Carroll continued, “Everyone will be safer if they get vaccinated.” He added, “If you need an excuse, more recently, I think you could point to recent data, and that the hospitals are still filling up, that things are still very dangerous.” Continue reading “Continued calls for vaccination against COVID-19: “There’s no reason to be ‘right’—we all just want to be happy here.””

Monroe County positive COVID-19 cases may be leveling off at high numbers, new testing site announced

In Monroe County, the numbers of positive COVID-19 cases, and hospitalized patients are still high.

That news was buffered a bit on Friday by an announcement from county health administrator Penny Caudill about a local testing center. It was hoped to launch at the beginning of the month, and it’s finally set to open next Tuesday (Sept. 21).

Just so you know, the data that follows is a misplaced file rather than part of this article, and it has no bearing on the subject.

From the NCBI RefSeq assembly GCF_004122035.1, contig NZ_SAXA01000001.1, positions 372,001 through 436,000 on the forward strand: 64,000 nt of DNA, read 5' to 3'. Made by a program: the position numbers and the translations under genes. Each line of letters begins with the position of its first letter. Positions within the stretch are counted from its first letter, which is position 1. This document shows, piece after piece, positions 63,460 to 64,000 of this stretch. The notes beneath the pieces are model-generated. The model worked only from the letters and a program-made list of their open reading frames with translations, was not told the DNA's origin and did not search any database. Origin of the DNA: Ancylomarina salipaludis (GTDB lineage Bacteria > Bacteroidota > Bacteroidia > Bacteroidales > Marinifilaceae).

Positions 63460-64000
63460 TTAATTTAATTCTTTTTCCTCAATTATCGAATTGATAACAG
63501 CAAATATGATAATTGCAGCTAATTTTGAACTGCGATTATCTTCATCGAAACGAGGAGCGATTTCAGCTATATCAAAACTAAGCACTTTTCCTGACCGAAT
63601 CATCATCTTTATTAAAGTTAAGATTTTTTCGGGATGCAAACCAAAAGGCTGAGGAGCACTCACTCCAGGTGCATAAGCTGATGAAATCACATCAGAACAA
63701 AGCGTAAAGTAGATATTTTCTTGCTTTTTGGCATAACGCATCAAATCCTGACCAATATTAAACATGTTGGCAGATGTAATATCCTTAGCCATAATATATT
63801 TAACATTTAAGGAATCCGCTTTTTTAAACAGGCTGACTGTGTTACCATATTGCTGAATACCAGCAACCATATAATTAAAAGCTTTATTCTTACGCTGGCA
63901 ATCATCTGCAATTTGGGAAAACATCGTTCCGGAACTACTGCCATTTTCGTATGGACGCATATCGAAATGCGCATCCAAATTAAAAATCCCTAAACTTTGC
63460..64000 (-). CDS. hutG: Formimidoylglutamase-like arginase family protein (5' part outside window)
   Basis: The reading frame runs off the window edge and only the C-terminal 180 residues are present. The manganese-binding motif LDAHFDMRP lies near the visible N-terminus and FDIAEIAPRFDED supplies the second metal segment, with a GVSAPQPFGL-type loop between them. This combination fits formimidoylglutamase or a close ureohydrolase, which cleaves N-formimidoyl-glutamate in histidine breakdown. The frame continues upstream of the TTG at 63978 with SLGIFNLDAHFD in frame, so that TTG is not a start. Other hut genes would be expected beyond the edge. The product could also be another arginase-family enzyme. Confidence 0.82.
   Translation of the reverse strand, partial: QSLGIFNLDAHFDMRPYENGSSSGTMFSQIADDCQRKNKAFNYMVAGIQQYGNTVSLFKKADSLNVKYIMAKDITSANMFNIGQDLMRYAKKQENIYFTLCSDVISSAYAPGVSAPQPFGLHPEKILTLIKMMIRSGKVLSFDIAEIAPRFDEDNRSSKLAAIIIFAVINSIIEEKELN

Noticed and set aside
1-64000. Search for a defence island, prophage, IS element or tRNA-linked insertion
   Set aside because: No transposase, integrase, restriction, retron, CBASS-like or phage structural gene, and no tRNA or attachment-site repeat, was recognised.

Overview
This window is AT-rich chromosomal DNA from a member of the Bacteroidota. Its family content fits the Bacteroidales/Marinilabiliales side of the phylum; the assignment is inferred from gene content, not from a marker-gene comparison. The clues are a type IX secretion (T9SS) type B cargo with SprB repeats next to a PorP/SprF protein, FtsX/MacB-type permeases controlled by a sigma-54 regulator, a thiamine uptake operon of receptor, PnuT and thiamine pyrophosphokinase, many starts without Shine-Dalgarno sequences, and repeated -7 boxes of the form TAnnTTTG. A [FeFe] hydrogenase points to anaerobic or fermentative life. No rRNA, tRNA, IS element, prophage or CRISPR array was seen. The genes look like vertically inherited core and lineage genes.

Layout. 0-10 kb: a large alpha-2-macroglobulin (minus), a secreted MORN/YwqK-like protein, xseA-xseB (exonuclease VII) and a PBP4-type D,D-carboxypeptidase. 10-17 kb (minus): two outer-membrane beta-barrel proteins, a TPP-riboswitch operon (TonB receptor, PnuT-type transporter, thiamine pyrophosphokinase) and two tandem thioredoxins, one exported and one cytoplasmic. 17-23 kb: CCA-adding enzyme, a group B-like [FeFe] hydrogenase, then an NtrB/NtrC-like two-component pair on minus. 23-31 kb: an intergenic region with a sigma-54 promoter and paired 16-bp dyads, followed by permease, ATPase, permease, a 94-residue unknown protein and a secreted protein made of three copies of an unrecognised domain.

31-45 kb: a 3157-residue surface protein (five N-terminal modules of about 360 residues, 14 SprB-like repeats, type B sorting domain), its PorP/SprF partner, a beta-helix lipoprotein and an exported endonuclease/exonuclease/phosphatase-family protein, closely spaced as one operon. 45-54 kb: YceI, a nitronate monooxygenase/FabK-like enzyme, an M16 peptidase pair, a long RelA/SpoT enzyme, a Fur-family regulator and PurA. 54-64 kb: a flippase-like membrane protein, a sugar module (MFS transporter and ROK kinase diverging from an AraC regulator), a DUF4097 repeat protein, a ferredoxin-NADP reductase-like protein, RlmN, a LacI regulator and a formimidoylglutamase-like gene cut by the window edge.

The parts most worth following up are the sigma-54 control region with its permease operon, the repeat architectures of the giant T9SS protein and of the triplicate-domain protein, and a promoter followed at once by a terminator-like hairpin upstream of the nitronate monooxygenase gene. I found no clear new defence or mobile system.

Initial hours at the 500 N. Profile Parkway test site will run initially Tuesday through Saturday from 8 a.m. to 4 p.m. Results from the drive-through PCR tests are supposed to be available by 5 p.m. the following day, according to Caudill.

The 69 positive tests reported for Monroe County with the state dashboard’s Friday’s noon update were the biggest number in about eight months, when 77 cases were recorded on Jan. 20.

On Thursday, the city of Bloomington reported six COVID-19 cases among its employees for the week. That is the highest weekly total of city worker cases since mid-December of 2020, when eight employees tested positive for the pandemic virus between Dec. 8 and Dec. 12. Continue reading “Monroe County positive COVID-19 cases may be leveling off at high numbers, new testing site announced”

IU Health: “We would love to provide you with a vaccine instead of a hospital stay.”